Creating the perfect event lighting – advice from the experts

When planning an event there is one element that can make a huge difference to the atmosphere of the occasion – the lighting.

The right lighting will direct attention to the most important areas of the space, create the desired mood and ultimately set the scene for the occasion, whether it is a conference, a trade show, a corporate occasion or a private party.

To find out more about how lighting can make – or break – an event we spoke to events planners Julie Girgenti owner of Exceptional Events and Ellen Davies owner of LND Events.

Here’s what they had to say:

Setting the tone

  • Lighting is absolutely crucial to every event and is one of the best and easiest ways to make your dream become reality – it sets a mood, it tells us where to set our attention and it can create an incredible impact. Lighting is never to be overlooked or neglected. Having lighting that is not controllable or adaptable is like watching an incredible performance in the studio, rather than the theatre. JG
  • Everything is very much dependant on the individual’s needs rather than the type of event, however in my experience, weddings and parties want softer lighting such as fairy lights or up-lighters and business events want lighting that is more adjustable. ED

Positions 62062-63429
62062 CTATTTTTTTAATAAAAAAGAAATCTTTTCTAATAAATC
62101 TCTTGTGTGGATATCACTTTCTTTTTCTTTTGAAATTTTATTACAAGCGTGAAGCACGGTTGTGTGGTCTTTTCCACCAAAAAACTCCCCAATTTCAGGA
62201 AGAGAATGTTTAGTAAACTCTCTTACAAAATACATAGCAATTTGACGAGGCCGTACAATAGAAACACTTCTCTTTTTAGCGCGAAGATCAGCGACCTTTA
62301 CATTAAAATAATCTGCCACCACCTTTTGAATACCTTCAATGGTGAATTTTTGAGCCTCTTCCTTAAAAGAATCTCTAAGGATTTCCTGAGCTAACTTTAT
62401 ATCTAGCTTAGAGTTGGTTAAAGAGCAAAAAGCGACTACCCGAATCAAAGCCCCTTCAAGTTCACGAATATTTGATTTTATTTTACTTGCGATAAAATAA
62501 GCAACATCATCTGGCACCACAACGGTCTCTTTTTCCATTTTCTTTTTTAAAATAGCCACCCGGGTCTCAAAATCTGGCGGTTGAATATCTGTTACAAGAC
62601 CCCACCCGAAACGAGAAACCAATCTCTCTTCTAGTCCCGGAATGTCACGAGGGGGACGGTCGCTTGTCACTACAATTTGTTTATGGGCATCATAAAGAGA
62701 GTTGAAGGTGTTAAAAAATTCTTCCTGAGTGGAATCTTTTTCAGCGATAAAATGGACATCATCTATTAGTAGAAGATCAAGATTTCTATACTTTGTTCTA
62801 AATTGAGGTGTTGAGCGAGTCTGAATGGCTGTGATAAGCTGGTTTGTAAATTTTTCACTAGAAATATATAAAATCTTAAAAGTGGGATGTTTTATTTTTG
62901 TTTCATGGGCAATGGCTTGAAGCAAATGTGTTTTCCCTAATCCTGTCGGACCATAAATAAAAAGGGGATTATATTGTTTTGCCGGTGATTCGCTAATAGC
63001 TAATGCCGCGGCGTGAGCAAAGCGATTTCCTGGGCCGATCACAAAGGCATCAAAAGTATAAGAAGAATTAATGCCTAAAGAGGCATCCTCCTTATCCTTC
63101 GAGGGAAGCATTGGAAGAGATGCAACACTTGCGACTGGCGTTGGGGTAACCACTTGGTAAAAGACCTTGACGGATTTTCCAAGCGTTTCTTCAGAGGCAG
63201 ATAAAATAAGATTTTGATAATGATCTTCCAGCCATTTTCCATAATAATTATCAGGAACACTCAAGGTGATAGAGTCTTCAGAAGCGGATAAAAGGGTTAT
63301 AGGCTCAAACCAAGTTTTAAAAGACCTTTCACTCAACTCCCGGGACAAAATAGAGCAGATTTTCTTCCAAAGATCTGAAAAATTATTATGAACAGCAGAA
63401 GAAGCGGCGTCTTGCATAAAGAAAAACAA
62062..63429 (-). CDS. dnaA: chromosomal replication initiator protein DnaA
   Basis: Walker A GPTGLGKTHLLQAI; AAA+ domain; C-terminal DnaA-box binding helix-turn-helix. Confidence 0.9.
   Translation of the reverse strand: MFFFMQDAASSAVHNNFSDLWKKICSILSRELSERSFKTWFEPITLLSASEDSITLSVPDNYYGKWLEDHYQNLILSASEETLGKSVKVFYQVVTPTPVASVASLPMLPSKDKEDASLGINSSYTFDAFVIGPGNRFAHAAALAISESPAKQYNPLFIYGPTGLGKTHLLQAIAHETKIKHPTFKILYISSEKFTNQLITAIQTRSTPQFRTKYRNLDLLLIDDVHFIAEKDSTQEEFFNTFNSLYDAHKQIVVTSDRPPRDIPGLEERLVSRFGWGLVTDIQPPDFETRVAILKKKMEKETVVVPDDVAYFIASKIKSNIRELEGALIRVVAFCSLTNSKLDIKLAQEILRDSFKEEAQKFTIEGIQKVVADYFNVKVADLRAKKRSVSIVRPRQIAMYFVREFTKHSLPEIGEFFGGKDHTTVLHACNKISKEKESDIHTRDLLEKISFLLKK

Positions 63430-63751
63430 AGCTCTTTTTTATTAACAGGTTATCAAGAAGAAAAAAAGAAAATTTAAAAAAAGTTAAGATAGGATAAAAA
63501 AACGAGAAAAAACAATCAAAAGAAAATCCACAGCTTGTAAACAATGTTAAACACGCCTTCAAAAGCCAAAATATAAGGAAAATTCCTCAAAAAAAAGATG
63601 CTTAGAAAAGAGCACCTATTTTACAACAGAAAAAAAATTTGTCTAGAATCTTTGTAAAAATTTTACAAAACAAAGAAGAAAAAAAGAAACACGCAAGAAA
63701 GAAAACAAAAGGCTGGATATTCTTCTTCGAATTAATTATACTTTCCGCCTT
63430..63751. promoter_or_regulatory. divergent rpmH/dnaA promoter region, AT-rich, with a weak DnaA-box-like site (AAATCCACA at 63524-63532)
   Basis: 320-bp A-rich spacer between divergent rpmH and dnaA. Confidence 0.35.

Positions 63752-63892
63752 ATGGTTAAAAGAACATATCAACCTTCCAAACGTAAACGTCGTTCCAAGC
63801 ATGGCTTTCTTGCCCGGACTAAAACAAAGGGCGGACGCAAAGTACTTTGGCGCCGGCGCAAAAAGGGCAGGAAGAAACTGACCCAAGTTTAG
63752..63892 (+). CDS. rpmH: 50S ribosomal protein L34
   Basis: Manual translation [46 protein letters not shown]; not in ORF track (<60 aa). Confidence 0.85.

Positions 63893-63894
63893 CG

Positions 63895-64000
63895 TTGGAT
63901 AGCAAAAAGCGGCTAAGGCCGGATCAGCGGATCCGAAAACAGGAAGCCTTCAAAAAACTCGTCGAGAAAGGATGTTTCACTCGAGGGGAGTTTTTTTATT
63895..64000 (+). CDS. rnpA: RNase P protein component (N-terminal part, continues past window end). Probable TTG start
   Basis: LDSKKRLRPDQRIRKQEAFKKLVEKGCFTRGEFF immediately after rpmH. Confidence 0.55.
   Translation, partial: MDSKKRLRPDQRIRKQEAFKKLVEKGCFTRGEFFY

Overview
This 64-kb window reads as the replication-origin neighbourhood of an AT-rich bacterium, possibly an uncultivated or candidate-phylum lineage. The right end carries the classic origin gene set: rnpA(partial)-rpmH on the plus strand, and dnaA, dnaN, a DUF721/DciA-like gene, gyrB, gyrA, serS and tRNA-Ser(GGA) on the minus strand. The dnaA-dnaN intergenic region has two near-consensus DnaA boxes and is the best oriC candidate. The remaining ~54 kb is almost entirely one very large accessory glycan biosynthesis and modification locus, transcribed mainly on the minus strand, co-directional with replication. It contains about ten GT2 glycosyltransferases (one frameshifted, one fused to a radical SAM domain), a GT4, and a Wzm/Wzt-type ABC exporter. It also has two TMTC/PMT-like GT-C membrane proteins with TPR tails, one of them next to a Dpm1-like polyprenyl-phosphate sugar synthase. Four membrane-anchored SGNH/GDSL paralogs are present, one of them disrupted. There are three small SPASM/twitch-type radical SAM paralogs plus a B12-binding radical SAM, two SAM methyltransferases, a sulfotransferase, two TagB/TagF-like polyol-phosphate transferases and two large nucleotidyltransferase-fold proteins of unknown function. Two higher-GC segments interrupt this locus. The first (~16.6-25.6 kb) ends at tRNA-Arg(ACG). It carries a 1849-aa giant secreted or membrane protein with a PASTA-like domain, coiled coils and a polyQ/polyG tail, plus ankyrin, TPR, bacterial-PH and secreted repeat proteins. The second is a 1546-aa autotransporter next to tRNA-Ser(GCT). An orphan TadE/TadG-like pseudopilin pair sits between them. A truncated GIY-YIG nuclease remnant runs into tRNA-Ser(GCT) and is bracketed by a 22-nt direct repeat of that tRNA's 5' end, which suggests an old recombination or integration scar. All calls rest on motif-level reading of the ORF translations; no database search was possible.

• Every event must have lighting that has been specially designed for that occasion. This is how you begin to create a real visual wow-factor in any space. It’s also how you set the tone of an event experience and how you keep people awake and in tune to what’s going on around them. JG

Lighting for business events

  • Avoid bright white florescent lights at all costs. These are really harsh on the eyes and can make one’s vision tired and blurry. Soft, warm lighting around the sides or natural lighting from windows is always uplifting and energising for delegates. JG
  • Remote lighting is great for business events as lighting can be dimmed as speakers come on and brightened for Q&As and in between speakers. It is definitely beneficial for both concentration and atmosphere.  ED
  • Depending on the nature of the business, the content being discussed or the speakers on stage, theatrical lighting at the front of the room can really help to draw everyone’s focus and attention onto the stage. JG

Visibility at trade shows